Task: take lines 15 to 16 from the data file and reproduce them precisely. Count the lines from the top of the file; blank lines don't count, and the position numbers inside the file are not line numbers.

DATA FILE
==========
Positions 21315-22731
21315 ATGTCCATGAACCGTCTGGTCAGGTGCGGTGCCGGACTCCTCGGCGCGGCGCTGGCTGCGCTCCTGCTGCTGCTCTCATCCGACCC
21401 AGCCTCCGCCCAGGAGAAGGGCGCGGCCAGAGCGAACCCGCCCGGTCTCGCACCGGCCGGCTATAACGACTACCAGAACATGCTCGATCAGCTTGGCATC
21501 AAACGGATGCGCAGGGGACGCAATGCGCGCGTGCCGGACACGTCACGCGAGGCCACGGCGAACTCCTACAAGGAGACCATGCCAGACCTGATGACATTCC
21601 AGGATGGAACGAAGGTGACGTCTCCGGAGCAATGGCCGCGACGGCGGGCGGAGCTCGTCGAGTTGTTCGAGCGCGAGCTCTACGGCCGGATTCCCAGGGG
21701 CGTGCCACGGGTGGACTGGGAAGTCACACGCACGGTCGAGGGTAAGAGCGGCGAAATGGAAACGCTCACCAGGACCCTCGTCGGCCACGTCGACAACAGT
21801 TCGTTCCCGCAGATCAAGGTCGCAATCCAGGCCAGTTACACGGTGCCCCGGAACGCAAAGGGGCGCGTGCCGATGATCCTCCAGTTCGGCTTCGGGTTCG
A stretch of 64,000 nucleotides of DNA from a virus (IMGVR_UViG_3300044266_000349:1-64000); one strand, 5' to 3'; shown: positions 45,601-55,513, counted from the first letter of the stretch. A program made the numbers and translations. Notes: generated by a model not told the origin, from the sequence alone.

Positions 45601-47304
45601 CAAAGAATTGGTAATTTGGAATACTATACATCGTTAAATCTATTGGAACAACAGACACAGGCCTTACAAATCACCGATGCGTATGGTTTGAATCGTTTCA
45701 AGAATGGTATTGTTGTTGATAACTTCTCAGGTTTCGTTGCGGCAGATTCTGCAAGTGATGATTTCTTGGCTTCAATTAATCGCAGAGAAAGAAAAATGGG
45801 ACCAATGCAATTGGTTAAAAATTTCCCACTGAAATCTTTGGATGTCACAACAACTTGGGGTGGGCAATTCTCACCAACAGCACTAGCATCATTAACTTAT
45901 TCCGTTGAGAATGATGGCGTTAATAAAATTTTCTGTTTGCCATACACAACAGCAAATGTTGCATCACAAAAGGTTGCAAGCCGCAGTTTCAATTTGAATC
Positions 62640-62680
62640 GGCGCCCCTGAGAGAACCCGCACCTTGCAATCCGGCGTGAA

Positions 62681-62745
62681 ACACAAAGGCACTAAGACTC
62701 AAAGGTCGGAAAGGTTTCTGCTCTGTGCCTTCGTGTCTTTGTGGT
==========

62640 GGCGCCCCTGAGAGAACCCGCACCTTGCAATCCGGCGTGAA

Positions 62681-62745